Last week, a reader asked me to do a posting on whether one may disclaim an interest in copyright; in other words, is copyright a gift you can't refuse? The answer is yes you can disclaim an interest in an original work of authorship you have created. The issue only arises under a system of automatic copyright; that is, a system like ours where you don't have to satisfy a formality in order for copyright to vest. You create an original work of authorship, presto, you've got yourself a copyright.
OK, but what if you don't want the copyright? Given the millions of copyrighted works created every day in the United States and the fact that only about 600,000 claims to copyright are registered a year, clearly there are a lot of folks who aren't interested in vigorously protecting their copyrights (since registration is a prerequisite to important relief). But there are people who are interested in using works people don't care about (in a copyright sense). And it does happen sometimes that people who didn't care before, all of a sudden do care when someone else is using the work and making money off it, or is simply using it in a public way.
The problem is a relatively recent one. Until January 1, 1978 (the effective date of the 1976 Act), there were formalities placed on the existence of copyright. In the 1790 Act this entailed publishing a notice of a claim to copyright in newspapers (all the better to inform those who might not know of your claim), and registration with the clerk of your federal district court. In the 1909 Act, you merely had to place a proper notice in the book (or other published work), and eventually provide the Library of Congress with deposit copies. Additionally, however, failure to comply with the renewal requirement led to a vast amount of works falling into the public domain.
The 1976 Act went to a system of automatic copyright (Section 102(a)), but there was a mandatory notice requirement; not on the existence, but on the exercise of copyright. This distinction was played out in Section 405 which provided ways to cure the absence of, or an incorrect notice, thereby preventing a work from falling into the public domain.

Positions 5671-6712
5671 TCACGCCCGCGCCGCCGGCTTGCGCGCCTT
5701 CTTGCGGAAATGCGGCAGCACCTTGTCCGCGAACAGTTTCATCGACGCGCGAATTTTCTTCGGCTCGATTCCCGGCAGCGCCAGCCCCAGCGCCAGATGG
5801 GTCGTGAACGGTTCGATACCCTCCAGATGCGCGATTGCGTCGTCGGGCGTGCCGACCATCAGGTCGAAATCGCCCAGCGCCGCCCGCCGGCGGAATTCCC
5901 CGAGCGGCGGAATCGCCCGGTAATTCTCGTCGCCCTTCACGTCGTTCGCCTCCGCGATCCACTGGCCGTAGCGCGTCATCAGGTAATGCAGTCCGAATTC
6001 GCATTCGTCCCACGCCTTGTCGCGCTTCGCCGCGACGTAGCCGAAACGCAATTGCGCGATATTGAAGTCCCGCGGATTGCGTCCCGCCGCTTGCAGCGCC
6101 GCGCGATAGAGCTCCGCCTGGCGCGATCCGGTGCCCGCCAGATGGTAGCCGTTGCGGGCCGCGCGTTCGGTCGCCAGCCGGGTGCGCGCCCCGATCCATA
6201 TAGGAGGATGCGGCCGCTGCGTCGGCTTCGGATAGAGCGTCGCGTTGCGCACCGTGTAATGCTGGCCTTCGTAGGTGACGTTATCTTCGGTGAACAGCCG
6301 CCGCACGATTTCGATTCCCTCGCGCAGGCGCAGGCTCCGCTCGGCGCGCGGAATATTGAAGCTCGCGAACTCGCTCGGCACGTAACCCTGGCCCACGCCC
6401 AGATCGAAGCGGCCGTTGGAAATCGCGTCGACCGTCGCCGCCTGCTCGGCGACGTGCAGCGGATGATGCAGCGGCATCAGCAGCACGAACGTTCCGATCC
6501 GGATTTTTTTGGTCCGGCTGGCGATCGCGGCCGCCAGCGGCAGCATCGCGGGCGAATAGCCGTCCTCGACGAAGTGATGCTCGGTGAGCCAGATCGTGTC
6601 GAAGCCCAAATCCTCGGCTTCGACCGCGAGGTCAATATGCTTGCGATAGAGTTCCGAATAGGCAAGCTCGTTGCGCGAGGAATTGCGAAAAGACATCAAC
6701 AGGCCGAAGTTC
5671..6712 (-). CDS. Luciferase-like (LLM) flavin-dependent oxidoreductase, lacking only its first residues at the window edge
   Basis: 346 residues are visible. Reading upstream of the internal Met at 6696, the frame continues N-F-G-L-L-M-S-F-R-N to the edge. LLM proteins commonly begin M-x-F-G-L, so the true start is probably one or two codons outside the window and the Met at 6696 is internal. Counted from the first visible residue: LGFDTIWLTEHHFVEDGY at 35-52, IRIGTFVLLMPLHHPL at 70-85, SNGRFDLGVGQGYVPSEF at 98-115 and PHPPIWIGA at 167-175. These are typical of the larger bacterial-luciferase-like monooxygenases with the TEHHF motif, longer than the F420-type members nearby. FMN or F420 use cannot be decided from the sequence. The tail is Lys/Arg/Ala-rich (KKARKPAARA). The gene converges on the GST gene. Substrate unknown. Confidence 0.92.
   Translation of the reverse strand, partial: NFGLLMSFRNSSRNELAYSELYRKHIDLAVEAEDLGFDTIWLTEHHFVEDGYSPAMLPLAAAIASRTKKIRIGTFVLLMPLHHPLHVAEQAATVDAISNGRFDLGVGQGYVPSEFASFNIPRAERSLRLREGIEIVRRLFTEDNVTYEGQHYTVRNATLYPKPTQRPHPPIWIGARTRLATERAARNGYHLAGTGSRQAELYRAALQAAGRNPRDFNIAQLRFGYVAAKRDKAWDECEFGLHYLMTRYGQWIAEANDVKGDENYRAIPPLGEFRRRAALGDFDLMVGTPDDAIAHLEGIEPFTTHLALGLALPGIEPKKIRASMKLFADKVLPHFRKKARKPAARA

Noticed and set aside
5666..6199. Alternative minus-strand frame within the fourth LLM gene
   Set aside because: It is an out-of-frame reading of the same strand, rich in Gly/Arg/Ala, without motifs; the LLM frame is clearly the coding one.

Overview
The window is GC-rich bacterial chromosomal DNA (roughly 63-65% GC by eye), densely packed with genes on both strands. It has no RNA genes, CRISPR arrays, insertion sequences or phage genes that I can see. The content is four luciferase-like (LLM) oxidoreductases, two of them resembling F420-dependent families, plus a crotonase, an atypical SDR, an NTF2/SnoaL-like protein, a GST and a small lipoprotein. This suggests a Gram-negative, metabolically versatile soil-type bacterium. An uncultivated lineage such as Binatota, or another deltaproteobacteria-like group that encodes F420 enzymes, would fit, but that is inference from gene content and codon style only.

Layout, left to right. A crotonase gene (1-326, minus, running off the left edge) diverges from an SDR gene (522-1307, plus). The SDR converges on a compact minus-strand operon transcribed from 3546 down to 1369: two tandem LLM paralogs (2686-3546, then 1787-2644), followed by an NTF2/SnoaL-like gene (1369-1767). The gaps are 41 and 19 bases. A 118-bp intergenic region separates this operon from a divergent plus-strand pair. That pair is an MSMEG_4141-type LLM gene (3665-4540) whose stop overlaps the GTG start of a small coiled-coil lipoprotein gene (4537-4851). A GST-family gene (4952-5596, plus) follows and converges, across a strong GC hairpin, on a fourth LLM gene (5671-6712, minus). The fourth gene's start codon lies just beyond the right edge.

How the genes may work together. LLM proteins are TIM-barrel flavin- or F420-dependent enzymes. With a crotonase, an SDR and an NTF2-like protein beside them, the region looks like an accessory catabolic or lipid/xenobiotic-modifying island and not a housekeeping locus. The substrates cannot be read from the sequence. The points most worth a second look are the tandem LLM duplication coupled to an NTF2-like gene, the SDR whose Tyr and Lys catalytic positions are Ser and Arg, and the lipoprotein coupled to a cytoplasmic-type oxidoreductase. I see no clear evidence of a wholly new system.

Finally, until 1986, there was a manufacturing clause requirement (Section 601 of the 1976 Act). The nature of the requirement changed substantially over time (it began in 1891), but the short statement of it is that works covered by the requirement which were not printed and bound in the United States had no protection. Under the 1909 Act, the Customs Service would seize books coming into the country with a copyright notice but without being printed here or qualifying for an exemption. This requirement led some publishers to effectively abandon copyright by leaving the notice off, but there was also a procedure before the Copyright Office where one could actually record a notice of abandonment, so people could search the Office's records for such notices.
In short, one could deliberately inject a work into the public domain by consciously failing to comply with the requisite formality, or, the work could fall into the public domain through an inadvertent failure to comply. There is no question that the existence of formalities weeded out a very large number of works that authors had no copyright interest in. It is also true that copyright owners lost copyright inadvertently or through a genuine but failed effort to comply.
Formalities under the 1909 Act were extremely rigid and technical. Those who didn't practice under that Act tend to underestimate the difficulty of good faith efforts to comply, even by lawyers. For non-lawyers it was much worse.
I am a firm believer that we did the right thing by doing away with formalities, having seen first hand the tragic loss of copyright in works authors or their estates deeply cared about, but this doesn't mean the abolition of formalities hasn't led to its own set of problems. It has, and we have yet to solve those problems or to even try. The extension of term in 1998 has made the problem of "orphan works" (those works authors aren't interested in) even more important, perhaps critical. (One can of course, still disclaim copyright via a statement to that effect put on copies of the work, or you can file such a statement with the Copyright Office, or however else you want to publicize the fact).
Judge Posner and I wrote an article about the problem of orphan works and fair use, "Fair Use and Statutory Reform in the Wake of Eldred," 62 California Law Review 1639 (Dec. 2004). The Copyright Office on January 26, 2005 published a Notice of Inquiry requesting comments on the problem of orphan works. A number of comments have been submitted and they make good reading. Congress has indicate some receptivity to the problem and this may be a way, small as it is, to ameliorate some of the problems.